"Bully": MPAA Deems Reality of High School Too Violent for High Schoolers

BlogHer Original Post

It only takes two F-Bombs to grab an R rating from the Motion Picture Association of America. Bully -- the controversial documentary due out this month from director Lee Hirsch -- has six instances of "harsh language," so it's no surprise that the film was classified "Restricted" by the MPAA, limiting its audience to those ages 18 and up (unless accompanied by an adult guardian.) And yet, the film's R label seems unjust.

Here are the guidelines for an R-rated film, as laid out on the MPAA's website:

R — Restricted. Children Under 17 Require Accompanying Parent or Adult Guardian. An R-rated motion picture, in the view of the Rating Board, contains some adult material. An R-rated motion picture may include adult themes, adult activity, hard language, intense or persistent violence, sexually-oriented nudity, drug abuse or other elements, so that parents are counseled to take this rating very seriously. Children under 17 are not allowed to attend R-rated motion pictures unaccompanied by a parent or adult guardian. Parents are strongly urged to find out more about R-rated motion pictures in determining their suitability for their children. Generally, it is not appropriate for parents to bring their young children with them to R-rated motion pictures.

Bully is a film about high school students and their families affected by bullying. Real high school students, dealing with a real, deadly epidemic, and, like many of their contemporaries, these high school students practically punctuate with four-letter words. That's a no-no in the MPAA's book.

Seventeen-year-old Katy Butler wasn't spared violence or harsh language when she was cornered by bullies at age 12. So when Hollywood heavyweight Harvey Weinstein (the film's distributor) lost his appeal for the MPAA to reverse its decision, Katy decided to take action. She launched her change.org petition last week, in hopes that a people's appeal might change the MPAA's mind.

"I’m speaking out for all those students who suffer every day at school.

When I was in 7th grade, a few guys came up behind me while putting my books in my locker. They called me names and asked me why I even bothered to show my face at school because no one liked me. I ignored them because I was scared of what else they might say and who else they might tell if I stood up to them. When I went to shut my locker, they pushed me against the wall. Then they slammed my locker shut on my hand, breaking my fourth finger. I held back tears while I watched them run away laughing. I didn’t know what to do so I stood there, alone and afraid.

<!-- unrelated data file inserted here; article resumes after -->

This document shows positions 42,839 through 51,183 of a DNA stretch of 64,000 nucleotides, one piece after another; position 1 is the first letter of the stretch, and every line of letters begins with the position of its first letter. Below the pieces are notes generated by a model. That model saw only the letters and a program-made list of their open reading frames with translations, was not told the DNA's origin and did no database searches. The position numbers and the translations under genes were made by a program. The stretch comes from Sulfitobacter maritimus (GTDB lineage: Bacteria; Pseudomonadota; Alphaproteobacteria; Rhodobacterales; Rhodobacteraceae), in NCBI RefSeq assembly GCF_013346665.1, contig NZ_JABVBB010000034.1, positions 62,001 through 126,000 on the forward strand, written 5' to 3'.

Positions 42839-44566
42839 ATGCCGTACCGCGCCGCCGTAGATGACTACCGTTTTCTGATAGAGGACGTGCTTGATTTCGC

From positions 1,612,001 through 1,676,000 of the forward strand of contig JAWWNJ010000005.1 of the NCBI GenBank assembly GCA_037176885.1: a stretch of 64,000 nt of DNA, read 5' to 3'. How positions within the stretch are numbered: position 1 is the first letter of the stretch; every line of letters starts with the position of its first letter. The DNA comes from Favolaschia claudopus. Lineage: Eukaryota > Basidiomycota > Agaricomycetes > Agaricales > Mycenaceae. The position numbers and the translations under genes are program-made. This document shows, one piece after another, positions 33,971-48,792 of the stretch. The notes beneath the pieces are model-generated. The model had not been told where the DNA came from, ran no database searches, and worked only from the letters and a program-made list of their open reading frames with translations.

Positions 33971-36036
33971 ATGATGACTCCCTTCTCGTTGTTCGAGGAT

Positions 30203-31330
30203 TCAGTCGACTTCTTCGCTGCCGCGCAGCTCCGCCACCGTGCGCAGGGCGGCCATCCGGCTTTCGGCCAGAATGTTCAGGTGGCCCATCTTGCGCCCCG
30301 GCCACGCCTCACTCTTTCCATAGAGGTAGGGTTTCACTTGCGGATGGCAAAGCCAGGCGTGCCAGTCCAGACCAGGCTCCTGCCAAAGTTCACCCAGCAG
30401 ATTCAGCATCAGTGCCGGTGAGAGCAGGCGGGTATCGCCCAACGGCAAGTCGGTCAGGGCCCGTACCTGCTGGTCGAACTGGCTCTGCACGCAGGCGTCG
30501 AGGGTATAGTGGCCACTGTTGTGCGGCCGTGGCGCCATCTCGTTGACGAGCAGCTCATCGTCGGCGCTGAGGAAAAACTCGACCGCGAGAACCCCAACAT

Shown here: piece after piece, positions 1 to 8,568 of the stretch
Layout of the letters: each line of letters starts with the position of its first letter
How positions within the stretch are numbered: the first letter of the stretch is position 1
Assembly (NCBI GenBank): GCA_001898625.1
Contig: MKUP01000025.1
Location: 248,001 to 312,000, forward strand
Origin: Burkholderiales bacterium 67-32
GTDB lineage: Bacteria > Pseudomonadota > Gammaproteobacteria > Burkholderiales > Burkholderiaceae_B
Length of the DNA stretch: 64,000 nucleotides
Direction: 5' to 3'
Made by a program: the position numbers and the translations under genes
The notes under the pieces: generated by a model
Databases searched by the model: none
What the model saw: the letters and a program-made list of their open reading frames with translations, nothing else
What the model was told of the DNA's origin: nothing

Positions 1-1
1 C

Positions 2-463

Butler goes on to note:

I can't believe the MPAA is blocking millions of teenagers from seeing a movie that could change -- and, in some cases, save -- their lives. According to the film's website, over 13 million kids will be bullied this year alone. Think of how many of these kids could benefit from seeing this film, especially if it is shown in schools?"

I, too, have to question the MPAA's decision -- which was, in fact, just one vote shy of a PG-13 rating. If the everyday realities kids are experiencing in school are too "mature" to show on screen, then isn't that reason itself that everyone, young or old, should be compelled see it? And to DO SOMETHING about it?

[trigger alert: trailer deals with bullying and teen suicide]

Katy Butler doesn't just believe that she can make a difference, she KNOWS she can. Just last year she was able to use change.org to convince her state legislature to remove exemptions from an anti-bullying bill. But this battle is ongoing. At the time of this post, the petition has reached 202,400 signatures, but needs almost another 100,000 to reach its 300,000 signature goal.

It's worth noting that The Weinstein Company re-released 2011 Best Picture Oscar Winner The King's Speech with its language altered in order to obtain a PG-13 rating -- giving pause to those who would cry "publicity stunt" on behalf of the distributor. And the film's director has issued an emotional plea as well:

I made BULLY for kids to see -– the bullies as well as the bullied. We have to change hearts and minds in order to stop this epidemic, which has scarred countless lives and driven many children to suicide. To capture the stark reality of bullying, we had to capture the way kids act and speak in their everyday lives -– and the fact is that kids use profanity. It is heartbreaking that the MPAA, in adhering to a strict limit on certain words, would end up keeping this film from those who need to see it most. No one could make this case more powerfully than Alex Libby [one of the subjects of the film, who appeared alongside Hirsch and producers at their official MPAA appeal], and I am so proud and honored that he [has stepped] forward to make a personal appeal.

Internet! We've stopped SOPA in its tracks, surely we can convince the MPAA that the story Bully has to tell sets it apart from an antiquated ratings system and the language kids are using on each other on a daily basis!

To sign Katy's petition and ask the MPAA to give Bully a PG-13 rating, click HERE.

To find out more about the film, visit TheBullyProject.com


Morgan (The818) is a blogger and screenwriter living in Los Angeles. She overshares her personal life - complete with curse words - at The818.com, talks art and design over at Cargoh.com, and tweets: @the818.


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